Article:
TRAX

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That's kind of my point. I don't see the problem with 80% of a train being made by someone else and just assembled by [insert train builder here], it has it's benefits, which you just listed off. JIT helped the spread of farming out is my point, and it's actually a much more efficient way of building something (if everything runs smoothly) than making everything an a big batch in house. I don't see the point in having a problem with bringing in other suppliers if it gets the job done quicker.
Do you mean that a final manufacturer can work JIT because it’s the sub-supplier of the doors that stocks their own doors and sends them to the manufacturer when ordered ?
 

tetudo boy

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First impressions: Wow, it's sad to see a company that delivered one of the most hi-tech trains in the late 90s to go... But I'm interested to see what Alstom do with the UK rail industry. New Coradia trains, maybe?
 

Energy

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First impressions: Wow, it's sad to see a company that delivered one of the most hi-tech trains in the late 90s to go..
Which train are you talking about? Bombardier were not big in the UK and only did the voyagers and they were in the early 2000s, back then it was Adtranz who owned Derby.
 

D365

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First impressions: Wow, it's sad to see a company that delivered one of the most hi-tech trains in the late 90s to go... But I'm interested to see what Alstom do with the UK rail industry. New Coradia trains, maybe?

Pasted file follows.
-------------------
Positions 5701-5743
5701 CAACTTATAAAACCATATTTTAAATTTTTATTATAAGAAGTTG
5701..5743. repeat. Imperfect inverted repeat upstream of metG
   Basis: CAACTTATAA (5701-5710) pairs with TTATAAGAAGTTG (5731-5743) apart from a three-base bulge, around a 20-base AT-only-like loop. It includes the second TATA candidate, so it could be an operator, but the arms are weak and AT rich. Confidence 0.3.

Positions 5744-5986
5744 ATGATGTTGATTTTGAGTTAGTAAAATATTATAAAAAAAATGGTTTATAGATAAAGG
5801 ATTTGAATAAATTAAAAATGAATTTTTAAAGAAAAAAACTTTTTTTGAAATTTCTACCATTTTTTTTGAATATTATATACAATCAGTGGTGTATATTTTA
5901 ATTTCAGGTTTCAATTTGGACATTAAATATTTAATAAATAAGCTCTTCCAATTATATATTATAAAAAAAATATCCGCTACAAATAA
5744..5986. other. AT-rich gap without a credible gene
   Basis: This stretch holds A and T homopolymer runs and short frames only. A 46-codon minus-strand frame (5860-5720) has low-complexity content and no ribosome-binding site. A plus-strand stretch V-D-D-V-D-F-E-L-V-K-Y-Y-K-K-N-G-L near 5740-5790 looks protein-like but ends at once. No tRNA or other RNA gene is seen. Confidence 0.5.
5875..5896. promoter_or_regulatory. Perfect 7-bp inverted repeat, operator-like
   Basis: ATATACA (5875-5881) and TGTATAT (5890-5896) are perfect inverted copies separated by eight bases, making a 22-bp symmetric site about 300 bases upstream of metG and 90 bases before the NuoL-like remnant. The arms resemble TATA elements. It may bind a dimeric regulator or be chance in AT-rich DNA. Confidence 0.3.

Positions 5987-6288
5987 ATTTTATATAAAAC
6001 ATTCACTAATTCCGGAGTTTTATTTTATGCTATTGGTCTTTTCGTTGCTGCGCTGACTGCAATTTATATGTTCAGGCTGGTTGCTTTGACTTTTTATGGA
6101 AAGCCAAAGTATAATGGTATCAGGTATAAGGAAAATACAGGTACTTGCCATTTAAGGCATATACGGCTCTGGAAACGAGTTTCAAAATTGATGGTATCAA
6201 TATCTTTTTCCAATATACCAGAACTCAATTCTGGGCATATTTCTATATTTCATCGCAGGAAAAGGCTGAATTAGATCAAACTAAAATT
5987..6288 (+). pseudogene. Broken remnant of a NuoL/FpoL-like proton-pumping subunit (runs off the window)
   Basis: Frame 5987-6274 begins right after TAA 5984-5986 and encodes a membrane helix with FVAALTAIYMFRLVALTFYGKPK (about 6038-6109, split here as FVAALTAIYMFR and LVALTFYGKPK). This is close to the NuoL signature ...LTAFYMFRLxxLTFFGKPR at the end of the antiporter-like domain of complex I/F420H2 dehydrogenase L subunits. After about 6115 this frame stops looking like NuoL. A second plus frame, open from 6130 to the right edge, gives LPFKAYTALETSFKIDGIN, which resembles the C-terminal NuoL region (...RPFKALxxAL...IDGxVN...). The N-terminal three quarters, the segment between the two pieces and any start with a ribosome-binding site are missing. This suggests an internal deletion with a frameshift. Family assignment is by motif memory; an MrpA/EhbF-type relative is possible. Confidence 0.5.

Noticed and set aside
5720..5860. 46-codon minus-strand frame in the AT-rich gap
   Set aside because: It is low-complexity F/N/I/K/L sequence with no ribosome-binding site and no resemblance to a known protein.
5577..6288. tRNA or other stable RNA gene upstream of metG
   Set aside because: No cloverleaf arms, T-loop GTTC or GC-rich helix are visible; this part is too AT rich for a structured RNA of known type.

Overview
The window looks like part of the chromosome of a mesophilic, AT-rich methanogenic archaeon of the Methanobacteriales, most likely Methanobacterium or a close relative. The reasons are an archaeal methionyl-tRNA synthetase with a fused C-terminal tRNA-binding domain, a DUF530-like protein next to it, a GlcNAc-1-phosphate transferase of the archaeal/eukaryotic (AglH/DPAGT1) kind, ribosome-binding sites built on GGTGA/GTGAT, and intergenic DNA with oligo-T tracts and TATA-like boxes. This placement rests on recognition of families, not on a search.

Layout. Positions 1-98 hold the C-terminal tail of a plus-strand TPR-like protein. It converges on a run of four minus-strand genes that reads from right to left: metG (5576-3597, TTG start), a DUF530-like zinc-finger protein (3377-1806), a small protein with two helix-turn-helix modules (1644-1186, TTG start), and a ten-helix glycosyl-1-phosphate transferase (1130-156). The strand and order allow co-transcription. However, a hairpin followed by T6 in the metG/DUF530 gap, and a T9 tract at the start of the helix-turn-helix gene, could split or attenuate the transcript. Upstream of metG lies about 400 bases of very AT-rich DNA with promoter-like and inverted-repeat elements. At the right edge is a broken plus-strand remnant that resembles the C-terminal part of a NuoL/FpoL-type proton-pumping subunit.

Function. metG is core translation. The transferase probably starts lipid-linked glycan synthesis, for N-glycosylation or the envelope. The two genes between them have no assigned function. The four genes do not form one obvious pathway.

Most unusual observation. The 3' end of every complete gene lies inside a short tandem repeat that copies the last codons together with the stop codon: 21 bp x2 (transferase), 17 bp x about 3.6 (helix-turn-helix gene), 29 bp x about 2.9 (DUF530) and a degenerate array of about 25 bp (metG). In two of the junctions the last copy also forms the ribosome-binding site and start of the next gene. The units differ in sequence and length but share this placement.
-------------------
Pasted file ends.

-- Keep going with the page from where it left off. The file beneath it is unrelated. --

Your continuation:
I'm very confused by this comment. What "company" is going? Bombardier still exists and Bombardier Transportation isn't being wound down. Derby had nothing to do with the Voyagers, they were not an ABB/ADtranz design.

Why would Alstom scrap the Aventra line?
 

Energy

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Why would Alstom scrap the Aventra line?
It would be very strange to do so as it has been very popular. Alstom don't have to put it up for sale as it wasn't mentioned as one of the things they could do to get the EU to authorise the purchase and as they didn't put it in I doubt they have any plans to sell it.

Derby will probably be very similar to how it was (and is for a while) under Bombardier but Alstom's HS2 bid may be built there if they win.
 

LNW-GW Joint

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Derby will probably be very similar to how it was (and is for a while) under Bombardier but Alstom's HS2 bid may be built there if they win.
It gives Alstom options, at least.
The maintenance work in the UK will no doubt be brought under a single management, probably signalling too.
I think Alstom is more active on infrastructure in the UK than Bombardier, with a number of joint ventures working on upgrade projects.
Product lines are harder to rationalise, so it might be the next generation before changes happen.
EMU software must be a key area to look at, seeing the problems Bombardier has had with Aventras.
We are probably a couple of years from a decision on the HS2 rolling stock.
 

Energy

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Surely they couldn't make that in the shed there. The site would surely need to be massively expanded, which could be avoided if they have Derby.
HS2 will be 200m long trains (2 coupled together for 400m) so Derby will be able to build them as some of the 701s are 200m, the 345s are 205m and some of the 720s are 243m long.